At a minimum, it’s about honestly admitting that you have no earthly idea how they feel but promising that it matters enough to you to find out and then caring enough to do so. Because two things are true. One, all that most people care about is that you care. Second, you can’t fake empathy. Either you care or you don’t. If you care more for the person in the mirror than the person sitting in front of you, find another line of work. Leadership probably isn’t your bag. Because if putting yourself first matters more to you that anything else, you’re going to be spotted a mile away. And when you are, people will turn and run – joining the more than 4 million others per month that are heading for the exits, looking for people who truly and actually care.

So, don’t fake empathy.

And win.

To learn more about the author, please follow this LINK.

To purchase a copy of Phillip Kane’s new book, The Not So Subtle Art of Caring, please click HERE.

Image credit: engin akyurt |


Empathize with Others

Empathize with others. Phillip Kane's Blog
Image: Archbishop Hoban High School

October 9, 2021

This week was the annual cross-town Catholic high-school football rivalry game between the school our children have attended, Archbishop Hoban and St. Vincent-St. Mary (of LeBron James fame). For Hoban, St.V week culminates with “Mum Day,” on game day, Friday, during which students do not utter a sound for the entire school day.

For our son, William, our youngest and a Senior, it is his last St. V weekend. For Seniors, St. V week is a big deal. It includes Lock-In on Thursday night, a giant slumber party that includes decorating the building with pro-Hoban and anti-St. V banners, then waking early to line the driveway in order to welcome underclassmen with often exaggerated and even menacing shushing motions, warning them to be quiet — that this is Mum Day!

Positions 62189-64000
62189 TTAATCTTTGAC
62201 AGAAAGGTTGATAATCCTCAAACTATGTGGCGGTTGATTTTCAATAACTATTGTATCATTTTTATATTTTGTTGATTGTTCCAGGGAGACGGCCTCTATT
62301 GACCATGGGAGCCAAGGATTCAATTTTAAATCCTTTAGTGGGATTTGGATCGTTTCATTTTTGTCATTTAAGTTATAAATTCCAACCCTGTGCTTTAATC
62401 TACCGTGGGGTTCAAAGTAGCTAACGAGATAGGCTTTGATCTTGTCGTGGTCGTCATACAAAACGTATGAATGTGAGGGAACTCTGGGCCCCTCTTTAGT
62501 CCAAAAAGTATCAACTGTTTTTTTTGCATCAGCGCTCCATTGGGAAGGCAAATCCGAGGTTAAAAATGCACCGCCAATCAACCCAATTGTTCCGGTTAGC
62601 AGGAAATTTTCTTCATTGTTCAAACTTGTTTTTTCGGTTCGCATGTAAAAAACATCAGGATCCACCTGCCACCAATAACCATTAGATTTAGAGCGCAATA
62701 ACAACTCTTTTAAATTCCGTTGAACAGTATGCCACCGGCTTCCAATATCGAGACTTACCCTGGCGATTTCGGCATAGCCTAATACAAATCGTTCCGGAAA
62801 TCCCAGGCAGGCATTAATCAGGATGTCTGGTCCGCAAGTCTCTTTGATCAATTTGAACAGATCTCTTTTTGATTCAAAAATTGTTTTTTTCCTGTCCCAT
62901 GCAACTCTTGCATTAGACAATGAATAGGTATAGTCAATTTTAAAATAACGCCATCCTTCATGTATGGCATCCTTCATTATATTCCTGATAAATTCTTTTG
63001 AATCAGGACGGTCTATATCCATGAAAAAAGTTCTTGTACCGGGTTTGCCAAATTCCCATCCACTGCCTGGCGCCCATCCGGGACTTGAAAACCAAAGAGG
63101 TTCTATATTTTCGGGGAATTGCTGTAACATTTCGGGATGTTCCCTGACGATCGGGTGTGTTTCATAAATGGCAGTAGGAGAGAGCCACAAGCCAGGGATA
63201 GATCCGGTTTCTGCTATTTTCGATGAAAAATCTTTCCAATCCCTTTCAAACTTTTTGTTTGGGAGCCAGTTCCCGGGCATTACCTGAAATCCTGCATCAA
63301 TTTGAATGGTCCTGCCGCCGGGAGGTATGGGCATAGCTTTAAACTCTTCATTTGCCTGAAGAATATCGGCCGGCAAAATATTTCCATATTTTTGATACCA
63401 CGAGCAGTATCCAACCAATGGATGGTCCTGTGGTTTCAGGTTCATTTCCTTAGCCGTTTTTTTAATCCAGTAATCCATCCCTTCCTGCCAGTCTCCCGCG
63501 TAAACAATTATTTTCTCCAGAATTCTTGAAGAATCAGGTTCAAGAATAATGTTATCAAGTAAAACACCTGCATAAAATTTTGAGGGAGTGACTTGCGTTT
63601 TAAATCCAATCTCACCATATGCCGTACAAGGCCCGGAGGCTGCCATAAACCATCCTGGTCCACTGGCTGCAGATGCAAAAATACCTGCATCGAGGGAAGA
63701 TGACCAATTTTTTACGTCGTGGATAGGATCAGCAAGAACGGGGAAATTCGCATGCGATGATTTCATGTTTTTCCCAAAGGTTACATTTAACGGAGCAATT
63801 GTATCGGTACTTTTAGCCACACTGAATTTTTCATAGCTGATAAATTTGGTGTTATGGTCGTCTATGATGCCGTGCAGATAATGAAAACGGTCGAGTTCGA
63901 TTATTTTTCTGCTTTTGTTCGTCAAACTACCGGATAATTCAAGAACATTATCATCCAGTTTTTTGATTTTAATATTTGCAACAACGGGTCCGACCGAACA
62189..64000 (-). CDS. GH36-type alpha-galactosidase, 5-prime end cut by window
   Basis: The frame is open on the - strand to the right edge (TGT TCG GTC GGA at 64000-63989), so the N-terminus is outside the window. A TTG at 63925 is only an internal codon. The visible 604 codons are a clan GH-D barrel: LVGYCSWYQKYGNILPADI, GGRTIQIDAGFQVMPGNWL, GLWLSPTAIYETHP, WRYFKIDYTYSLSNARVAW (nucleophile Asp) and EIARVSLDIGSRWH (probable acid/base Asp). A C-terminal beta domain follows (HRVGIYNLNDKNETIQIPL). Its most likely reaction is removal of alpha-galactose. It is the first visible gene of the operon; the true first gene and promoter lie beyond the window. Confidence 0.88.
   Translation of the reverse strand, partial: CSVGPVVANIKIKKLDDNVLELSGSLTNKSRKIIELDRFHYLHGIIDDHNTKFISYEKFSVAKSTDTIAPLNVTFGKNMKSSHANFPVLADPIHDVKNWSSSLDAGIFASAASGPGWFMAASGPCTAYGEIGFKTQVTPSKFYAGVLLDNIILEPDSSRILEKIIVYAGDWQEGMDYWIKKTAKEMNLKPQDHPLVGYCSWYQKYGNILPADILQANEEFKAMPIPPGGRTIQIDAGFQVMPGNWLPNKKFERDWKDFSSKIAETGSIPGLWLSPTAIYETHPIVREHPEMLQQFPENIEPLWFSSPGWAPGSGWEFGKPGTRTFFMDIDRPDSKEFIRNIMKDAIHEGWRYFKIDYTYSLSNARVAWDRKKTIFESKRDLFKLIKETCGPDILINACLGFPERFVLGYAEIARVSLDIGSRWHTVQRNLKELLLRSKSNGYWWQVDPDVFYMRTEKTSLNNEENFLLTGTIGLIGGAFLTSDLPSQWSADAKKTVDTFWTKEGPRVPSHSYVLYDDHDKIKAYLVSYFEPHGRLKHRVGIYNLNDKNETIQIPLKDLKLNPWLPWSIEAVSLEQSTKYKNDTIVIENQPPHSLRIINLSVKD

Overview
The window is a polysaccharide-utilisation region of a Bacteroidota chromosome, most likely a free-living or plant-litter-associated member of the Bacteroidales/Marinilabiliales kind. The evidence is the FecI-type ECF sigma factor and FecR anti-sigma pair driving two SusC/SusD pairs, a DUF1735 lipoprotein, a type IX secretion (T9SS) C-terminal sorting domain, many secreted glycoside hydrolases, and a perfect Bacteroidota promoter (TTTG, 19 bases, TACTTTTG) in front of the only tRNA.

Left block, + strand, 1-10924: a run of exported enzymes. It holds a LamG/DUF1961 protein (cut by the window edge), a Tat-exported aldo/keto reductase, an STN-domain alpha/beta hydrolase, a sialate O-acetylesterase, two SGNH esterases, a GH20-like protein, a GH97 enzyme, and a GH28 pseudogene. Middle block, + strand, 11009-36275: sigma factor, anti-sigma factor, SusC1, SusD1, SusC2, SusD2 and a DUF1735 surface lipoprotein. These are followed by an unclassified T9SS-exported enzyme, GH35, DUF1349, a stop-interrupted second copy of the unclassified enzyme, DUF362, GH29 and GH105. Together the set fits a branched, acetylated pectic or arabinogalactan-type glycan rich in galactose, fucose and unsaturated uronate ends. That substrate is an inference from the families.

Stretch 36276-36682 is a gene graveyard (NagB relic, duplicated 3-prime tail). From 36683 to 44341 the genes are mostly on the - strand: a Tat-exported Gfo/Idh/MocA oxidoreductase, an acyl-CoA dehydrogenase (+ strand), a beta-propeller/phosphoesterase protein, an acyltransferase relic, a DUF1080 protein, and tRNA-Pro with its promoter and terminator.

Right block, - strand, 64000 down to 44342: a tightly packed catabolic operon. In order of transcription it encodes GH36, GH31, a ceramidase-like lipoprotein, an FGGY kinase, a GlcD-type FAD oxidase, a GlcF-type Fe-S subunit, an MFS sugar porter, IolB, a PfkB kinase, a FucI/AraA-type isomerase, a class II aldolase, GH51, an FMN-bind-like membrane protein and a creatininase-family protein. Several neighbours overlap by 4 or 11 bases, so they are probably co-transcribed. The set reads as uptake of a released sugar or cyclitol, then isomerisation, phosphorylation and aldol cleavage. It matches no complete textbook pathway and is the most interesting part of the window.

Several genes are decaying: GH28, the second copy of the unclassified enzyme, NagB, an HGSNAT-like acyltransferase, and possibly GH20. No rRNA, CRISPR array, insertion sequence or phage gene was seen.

For his mother and I, it was all a bit melancholy — our 12th and last St. V week. But as I considered things further, it occurred to me that for Will, although it was his final Mum Day, it was his first last Mum Day. For him, it was less about being sad, and more about experiencing St. V week as a Senior for the very first time. It was a reminder that in everything, perspective matters.

And that’s the point for the week.

What we’re feeling isn’t always what others are feeling. As leaders, it’s critical to remember that. It’s a key to building the emotional intelligence and empathy that are necessary for other human beings to willingly follow us.